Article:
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Electric buses get a boost with new SoCal factory

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Proterra's new City of Industry facility is capable of building 400 buses a year and will service West Coast transit agencies

More than a third of California’s greenhouse gas emissions come from transportation — 50 percent if you factor in the refinery of the fossil fuels used to run them. But on Wednesday, a new battery electric bus factory opened its doors here in So Cal to help stem the tide.

"People competing for fossil fuel buses, they are either going to transform or die,” said California Governor Jerry Brown, one of several government officials who joined local business groups Wednesday to usher in the operation of a manufacturing facility capable of building 400 electric buses each year in its 100,000-square-foot space.

“Right now, we are witnessing the creative destruction of dirty buses by the invention and commercialization of clean buses,” said Brown, adding that “we want to help those dirty bus people transform.”

The California Energy Commission kicked in $3 million to get the Proterra factory off the ground and help it feed all-electric buses to West Coast transit agencies, including Foothill Transit, which has been operating electric buses since 2010 and plans to go all electric by 2030. Out of a current fleet of 350 buses, 17 are electric; another 13 are being built at the City of Industry factory and will go into service next month.

"For us, it's important to make this step to protect the environment, to make a sustainable way of transporting customers throughout our service area," said Doran Barnes, executive director of Foothill Transit, which serves 22 cities in the San Gabriel valley from downtown Los Angeles. "It's to be able to provide mobility and do it in a very clean way that has an air quality benefit and also has the benefit of getting people out of cars and into public transportation to improve the quality of life for our communities."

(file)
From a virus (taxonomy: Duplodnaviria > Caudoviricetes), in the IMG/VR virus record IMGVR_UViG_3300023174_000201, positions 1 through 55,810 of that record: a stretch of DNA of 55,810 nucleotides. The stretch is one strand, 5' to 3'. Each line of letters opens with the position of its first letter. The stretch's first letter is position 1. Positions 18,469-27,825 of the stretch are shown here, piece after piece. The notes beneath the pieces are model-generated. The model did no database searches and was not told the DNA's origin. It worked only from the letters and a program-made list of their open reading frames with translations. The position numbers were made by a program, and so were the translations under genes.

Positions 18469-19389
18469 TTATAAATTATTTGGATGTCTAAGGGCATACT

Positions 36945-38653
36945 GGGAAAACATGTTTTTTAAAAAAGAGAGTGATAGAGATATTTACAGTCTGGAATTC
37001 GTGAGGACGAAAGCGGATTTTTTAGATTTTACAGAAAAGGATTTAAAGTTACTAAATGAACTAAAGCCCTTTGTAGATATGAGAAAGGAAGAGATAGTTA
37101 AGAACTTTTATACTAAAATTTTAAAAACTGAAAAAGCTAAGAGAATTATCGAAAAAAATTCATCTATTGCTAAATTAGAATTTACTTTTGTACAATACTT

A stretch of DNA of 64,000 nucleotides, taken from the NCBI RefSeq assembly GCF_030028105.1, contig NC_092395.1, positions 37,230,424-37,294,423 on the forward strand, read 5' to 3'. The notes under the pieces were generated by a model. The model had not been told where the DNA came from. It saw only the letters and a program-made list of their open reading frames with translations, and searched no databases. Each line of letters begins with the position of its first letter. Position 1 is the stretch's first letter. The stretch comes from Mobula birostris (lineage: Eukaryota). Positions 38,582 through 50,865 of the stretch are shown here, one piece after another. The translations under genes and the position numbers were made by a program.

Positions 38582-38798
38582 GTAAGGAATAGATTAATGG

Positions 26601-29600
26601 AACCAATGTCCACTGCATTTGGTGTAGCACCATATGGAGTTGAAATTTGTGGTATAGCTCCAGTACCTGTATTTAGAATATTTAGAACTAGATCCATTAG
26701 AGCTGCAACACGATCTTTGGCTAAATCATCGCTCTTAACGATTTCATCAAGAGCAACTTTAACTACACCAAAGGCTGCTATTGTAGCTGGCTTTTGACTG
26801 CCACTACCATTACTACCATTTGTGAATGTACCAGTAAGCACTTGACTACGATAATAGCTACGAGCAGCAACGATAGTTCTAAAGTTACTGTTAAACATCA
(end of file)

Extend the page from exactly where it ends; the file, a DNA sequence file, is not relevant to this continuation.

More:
At an average cost of $750,000 per bus, Proterra's electric buses are priced at a premium compared with $470,000 for a bus that runs on natural gas or and $454,000 for a bus that runs on diesel. The advantage of electric buses is in the operation.

A recent study from the National Renewable Energy Laboratory found electric buses to be eight times more energy efficient than buses that run on natural gas. They also use 80 percent fewer spare parts.

"In the future, every mass transit vehicle in California and the U.S. and in most major cities in the world will be zero emissions," said Ryan Popple, CEO of Proterra, which has already sold more than 400 vehicles to 40 different municipal, university and commercial transit agencies in 20 states.

Soon, Proterra hopes to add the Los Angeles Department of Transportation to its list of customers. The LA DOT has said it plans to swap all of its 2,200 natural gas buses to electric by 2030.

According to Governor Jerry Brown, electric buses are a triple win. In addition to cleaning up local air pollution and reducing greenhouse gas emissions, they create jobs. The Proterra factory plans to employ 60 workers by the end of 2017 and 100 by the end of next year.

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